BIOEASTsUP project facilitated a breakout session “The role of the bioeconomy in developing countries” within the Workshop: “Rebooting the economy – sustainability, growth, and climate action delivered by the bioeconomy” held on 18 November 2020 at the Global Bioeconomy Summit 2020.
The Global Bioeconomy Summit 2020 is a high-level international conference and one of the most prestigious international platforms in the topic. Its aim is provide global review, discuss emerging opportunities and challenges of the bioeconomy and develop visions for the future development of a sustainable bioeconomy . The third event after 2016 and 2018 was taking place in the form of a virtual conference on November 16-20, 2020.
There is a general agreement among different stakeholders that the reality of global environmental problems and the COVID-19 are not only threats but opportunities to transform the economy and society. „In these circumstances the bioeconomy has emerged as a globally impactful transformative force in industries and manufacturing on the supply side, and as a transformative force for consumption change and waste reduction on the demand side.”, reads the Communiqué of the Global Bioeconomy Summit 2020.
The workshop on “REBOOTING THE ECONOMY – SUSTAINABILITY, GROWTH, AND CLIMATE ACTION DELIVERED BY THE BIOECONOMY” was opened by four panellists from around the world, Mr. Jean Rottner from Grand Est Region, Mr. Blake A. Simmons from North America, Ms. Anne Bogdanski representing the developing countries, and Ms. Sinegugu Banda from South Africa ( EU All-Atlantic Youth Ambassador).Thus, the importance of bioeconomy in the economic recovery after COVID19 was presented from very different perspectives.
Within the workshop the BIOEAST Initiative and BIOEASTsUP project facilitated a breakout session, sharing the experiences of BIOEAST countries on the role of the bioeconomy. The speakers on this specific session were intervening from Croatia, Hungary, Finland, Germany, Greece, Poland, coming from the project partner institutions in the BIOEASTsUP project financed by the Horizon 2020 programme, namely Barna Kovacs (BIOEAST), Markus Lier (Luke), Biljana Kulišić (EIHP), Stelios Rozakis (IUNG), Magdalena Borzecka (IUNG).
The aim of the workshop was (1) to share the experience of the BIOEAST countries with strong biomass potential and existing biobased sectors, but currently with no explicit national bioeconomy strategies, as well as (2) to explain possible pathways on how to identify suitable objectives and monitoring indicators for bioeconomy strategies’ development. Biljana Kulišić (Energy Institute Hrvoje Pozar, Croatia) and Markus Lier (Natural Resources Institute Finland) reflected on how statistical data may be used to provide evidence-on the existing sectors, to develop strategic options and evaluate the most suitable transition paths to the bioeconomy in coherence with existing policies with special focus on sustainability including social aspects, climate neutrality and adaptation to the climate change. Online tools were used to collect the immediate reactions and feedback of the workshop participants, managed by Boris Vashev (FNR) and Jerzy Kozyra (IUNG). The attendees the actively used the interactive tool and provided valuable feedback. They stated that, a set of national defined bioeconomy monitoring indicators can be helpful for policy makers to evaluate the success of a bioeconomy against the set aims, goals and targets. Further, they underlined the importance to link the national bioeconomy strategies with climate change adaptation and mitigation, agriculture and rural development, biodiversity and environment protection and industry policies. Also, the importance of different pathways for bioeconomy transition were ranked and potential trade-offs and contribution of national bioeconomy strategy to the transformative climate action were highlighted.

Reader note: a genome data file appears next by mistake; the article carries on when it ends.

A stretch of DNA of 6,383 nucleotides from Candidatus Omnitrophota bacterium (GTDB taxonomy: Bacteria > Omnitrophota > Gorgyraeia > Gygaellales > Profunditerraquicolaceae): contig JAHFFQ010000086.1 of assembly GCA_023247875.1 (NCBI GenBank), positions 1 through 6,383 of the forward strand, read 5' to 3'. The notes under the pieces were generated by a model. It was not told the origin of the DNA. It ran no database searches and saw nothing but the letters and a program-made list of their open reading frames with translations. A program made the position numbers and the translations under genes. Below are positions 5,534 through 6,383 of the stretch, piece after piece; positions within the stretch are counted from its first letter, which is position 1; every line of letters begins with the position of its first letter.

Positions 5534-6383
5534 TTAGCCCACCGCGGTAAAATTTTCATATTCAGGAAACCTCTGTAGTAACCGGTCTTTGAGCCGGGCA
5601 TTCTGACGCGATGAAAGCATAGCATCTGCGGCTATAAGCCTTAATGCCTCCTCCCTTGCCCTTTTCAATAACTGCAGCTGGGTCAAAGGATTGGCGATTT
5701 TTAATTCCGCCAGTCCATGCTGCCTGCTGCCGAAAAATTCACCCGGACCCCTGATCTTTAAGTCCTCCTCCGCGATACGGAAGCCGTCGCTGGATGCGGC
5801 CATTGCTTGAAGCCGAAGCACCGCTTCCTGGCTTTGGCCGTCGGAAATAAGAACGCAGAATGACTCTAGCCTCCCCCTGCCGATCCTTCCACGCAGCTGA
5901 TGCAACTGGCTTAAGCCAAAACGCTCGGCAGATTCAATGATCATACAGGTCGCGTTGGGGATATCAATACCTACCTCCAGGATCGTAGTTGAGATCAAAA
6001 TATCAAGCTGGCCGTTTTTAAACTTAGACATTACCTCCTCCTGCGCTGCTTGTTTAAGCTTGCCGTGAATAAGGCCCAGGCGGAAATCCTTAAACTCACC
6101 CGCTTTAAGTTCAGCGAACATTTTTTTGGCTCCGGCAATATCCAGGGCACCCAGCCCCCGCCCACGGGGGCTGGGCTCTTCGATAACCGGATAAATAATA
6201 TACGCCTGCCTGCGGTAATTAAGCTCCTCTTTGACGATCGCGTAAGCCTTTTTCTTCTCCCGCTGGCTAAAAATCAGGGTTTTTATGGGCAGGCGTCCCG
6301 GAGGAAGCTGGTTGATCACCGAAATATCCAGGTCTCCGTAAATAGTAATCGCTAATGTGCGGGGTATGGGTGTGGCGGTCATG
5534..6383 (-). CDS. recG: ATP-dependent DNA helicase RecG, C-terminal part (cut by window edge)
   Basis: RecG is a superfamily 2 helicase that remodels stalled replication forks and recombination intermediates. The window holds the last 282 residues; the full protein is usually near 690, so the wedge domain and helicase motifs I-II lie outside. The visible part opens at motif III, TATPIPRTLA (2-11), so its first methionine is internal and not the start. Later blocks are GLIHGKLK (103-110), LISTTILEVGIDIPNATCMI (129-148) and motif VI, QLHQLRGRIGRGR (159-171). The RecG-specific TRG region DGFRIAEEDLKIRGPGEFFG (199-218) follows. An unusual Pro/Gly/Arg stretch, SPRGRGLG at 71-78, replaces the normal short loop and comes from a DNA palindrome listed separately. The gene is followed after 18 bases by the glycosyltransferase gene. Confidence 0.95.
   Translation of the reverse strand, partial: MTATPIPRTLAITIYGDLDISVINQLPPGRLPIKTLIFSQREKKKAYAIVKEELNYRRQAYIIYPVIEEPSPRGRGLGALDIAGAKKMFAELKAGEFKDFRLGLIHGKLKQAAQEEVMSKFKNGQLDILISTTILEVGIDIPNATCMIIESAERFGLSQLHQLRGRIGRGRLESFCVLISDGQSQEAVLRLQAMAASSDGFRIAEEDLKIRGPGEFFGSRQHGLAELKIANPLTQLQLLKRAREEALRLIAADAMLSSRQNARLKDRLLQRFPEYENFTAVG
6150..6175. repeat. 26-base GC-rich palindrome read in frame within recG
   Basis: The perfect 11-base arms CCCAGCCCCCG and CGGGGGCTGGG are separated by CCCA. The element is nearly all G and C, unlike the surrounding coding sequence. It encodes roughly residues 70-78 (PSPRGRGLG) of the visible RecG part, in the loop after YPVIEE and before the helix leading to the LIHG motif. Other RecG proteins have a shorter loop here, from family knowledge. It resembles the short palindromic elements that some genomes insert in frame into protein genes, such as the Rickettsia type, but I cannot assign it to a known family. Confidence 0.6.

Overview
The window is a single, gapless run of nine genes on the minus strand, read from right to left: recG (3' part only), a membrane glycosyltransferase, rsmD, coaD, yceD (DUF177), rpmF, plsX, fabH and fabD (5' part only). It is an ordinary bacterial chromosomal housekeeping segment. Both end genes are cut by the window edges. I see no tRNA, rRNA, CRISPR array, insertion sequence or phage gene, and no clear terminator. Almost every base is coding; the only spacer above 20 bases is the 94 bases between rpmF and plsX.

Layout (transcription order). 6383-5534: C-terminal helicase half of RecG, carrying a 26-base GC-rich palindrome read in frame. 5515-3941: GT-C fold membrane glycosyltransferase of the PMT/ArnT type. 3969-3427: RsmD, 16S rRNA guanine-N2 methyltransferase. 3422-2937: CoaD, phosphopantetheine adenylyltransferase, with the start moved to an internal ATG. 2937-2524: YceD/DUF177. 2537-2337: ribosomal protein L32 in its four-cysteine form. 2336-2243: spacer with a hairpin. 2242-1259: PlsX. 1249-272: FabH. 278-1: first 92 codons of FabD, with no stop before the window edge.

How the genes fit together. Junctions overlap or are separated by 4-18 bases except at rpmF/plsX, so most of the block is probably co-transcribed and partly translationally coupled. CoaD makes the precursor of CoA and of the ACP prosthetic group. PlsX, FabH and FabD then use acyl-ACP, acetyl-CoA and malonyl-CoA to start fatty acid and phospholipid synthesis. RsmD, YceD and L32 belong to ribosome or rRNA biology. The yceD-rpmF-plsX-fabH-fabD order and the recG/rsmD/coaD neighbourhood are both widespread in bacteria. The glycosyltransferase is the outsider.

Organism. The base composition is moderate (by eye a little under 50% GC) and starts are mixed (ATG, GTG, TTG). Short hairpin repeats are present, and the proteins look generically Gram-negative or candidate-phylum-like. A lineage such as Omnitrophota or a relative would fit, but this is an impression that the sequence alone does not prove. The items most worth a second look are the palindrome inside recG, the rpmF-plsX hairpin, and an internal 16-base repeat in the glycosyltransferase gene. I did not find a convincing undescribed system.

As Mr. Barna Kovacs BIOEAST Initiative’s Secretary General pointed out the BIOEAST countries have high biomass potential but in order to exploit this potential and develop sustainable solutions still lot of research and innovation, and the political level commitment is required. It is critical to move forward from the business-as-usual scenario towards sustainable and circular (bio)economy. The main conclusions of the presentation were that (1) there is a difference between having potential and realization of this potential and (2) the agreement on goals and definition of safe and just systems are the prerequisites to start to develop bio-based pathways for transition.
The outcomes of the Working group “The role of the bioeconomy in developing countries” facilitated by the BIOEASTsUP project were presented to the workshop participants by Stelios Rozakis (IUNG). The workshop recording is available at: https://gbs2020.net/recordings/.